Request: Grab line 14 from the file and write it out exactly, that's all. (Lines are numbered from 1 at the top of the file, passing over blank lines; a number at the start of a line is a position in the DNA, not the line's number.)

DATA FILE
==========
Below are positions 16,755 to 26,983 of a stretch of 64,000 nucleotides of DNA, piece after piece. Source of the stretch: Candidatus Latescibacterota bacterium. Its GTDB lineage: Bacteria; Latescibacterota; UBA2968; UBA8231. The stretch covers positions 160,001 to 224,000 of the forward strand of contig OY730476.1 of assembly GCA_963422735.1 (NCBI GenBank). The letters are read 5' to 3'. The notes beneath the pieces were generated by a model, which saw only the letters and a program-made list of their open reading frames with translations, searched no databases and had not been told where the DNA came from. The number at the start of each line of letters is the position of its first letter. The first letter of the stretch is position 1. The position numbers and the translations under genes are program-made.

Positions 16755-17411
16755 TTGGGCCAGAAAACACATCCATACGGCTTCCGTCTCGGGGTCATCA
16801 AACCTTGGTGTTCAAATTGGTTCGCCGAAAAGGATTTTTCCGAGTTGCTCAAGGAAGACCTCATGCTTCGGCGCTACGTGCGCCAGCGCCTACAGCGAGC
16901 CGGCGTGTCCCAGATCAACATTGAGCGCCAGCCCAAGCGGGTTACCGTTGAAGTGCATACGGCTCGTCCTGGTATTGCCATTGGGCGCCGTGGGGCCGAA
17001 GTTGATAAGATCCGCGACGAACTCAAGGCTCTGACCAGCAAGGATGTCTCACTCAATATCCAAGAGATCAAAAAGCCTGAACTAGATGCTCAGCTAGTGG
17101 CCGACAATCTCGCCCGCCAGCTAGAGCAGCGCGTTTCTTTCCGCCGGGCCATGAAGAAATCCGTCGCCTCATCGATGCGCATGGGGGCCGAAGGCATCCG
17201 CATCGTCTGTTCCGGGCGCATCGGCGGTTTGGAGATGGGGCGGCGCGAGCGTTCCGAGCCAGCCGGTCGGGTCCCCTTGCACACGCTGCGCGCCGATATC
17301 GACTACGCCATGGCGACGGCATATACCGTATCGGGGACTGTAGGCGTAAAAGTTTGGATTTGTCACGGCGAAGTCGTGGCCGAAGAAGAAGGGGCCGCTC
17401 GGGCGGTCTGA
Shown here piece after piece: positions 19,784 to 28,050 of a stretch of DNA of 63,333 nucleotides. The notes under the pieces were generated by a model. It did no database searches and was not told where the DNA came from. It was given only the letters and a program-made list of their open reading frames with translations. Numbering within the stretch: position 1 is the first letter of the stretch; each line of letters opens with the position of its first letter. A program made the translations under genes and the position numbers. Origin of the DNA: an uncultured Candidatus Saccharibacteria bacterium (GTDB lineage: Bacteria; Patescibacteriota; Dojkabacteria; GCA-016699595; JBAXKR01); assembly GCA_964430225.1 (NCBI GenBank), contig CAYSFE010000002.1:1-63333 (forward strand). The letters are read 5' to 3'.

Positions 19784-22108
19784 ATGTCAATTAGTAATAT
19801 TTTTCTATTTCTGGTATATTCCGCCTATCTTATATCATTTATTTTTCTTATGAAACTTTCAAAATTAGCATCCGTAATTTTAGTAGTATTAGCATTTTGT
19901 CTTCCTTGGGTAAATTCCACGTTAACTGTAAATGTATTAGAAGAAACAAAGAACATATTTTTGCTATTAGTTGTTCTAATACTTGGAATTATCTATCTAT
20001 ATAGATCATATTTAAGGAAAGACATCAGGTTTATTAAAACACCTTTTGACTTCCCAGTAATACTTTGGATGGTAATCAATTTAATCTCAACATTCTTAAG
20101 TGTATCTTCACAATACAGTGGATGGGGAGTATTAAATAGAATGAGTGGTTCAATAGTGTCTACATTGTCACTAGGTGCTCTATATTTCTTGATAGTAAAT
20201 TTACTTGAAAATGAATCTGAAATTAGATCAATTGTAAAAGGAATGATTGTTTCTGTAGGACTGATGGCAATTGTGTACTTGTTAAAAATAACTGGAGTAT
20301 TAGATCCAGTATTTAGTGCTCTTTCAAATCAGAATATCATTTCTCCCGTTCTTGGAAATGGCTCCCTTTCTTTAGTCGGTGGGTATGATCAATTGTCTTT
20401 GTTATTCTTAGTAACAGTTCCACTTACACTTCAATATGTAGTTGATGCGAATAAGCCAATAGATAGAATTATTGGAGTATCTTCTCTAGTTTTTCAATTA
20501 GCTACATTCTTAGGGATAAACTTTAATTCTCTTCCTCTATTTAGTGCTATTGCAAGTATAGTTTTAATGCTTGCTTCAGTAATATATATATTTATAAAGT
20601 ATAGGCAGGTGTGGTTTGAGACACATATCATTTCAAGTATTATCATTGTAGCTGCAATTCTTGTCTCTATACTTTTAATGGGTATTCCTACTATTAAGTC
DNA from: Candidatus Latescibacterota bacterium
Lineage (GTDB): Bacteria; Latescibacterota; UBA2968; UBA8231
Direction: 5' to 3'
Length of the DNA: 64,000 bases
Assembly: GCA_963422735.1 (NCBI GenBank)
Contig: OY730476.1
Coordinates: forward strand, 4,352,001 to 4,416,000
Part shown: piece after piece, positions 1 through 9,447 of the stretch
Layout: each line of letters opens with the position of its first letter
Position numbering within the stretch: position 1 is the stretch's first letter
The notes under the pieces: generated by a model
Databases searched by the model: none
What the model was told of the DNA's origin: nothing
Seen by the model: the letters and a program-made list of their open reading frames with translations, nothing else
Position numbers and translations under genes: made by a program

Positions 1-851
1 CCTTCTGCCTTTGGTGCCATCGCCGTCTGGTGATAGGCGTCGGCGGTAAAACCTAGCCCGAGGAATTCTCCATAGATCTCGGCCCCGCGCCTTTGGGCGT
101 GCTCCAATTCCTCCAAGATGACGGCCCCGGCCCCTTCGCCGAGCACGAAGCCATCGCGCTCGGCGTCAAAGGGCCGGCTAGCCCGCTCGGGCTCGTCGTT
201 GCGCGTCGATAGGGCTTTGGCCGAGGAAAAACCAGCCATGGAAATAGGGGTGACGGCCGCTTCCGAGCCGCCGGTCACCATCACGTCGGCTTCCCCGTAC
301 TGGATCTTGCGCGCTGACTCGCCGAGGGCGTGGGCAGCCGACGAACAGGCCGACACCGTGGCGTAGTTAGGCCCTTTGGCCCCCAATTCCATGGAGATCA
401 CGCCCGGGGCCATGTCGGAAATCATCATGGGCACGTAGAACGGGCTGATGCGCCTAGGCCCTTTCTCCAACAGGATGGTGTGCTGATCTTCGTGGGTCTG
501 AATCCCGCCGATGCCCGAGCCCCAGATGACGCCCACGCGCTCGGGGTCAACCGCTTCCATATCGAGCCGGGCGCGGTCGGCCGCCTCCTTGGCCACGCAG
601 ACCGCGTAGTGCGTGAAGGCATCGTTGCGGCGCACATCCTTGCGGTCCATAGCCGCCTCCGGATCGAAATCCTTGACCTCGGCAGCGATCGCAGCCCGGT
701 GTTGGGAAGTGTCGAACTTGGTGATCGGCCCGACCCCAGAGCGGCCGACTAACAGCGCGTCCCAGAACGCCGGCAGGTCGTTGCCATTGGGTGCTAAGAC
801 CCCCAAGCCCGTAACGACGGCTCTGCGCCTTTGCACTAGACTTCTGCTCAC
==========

19801 TTTTCTATTTCTGGTATATTCCGCCTATCTTATATCATTTATTTTTCTTATGAAACTTTCAAAATTAGCATCCGTAATTTTAGTAGTATTAGCATTTTGT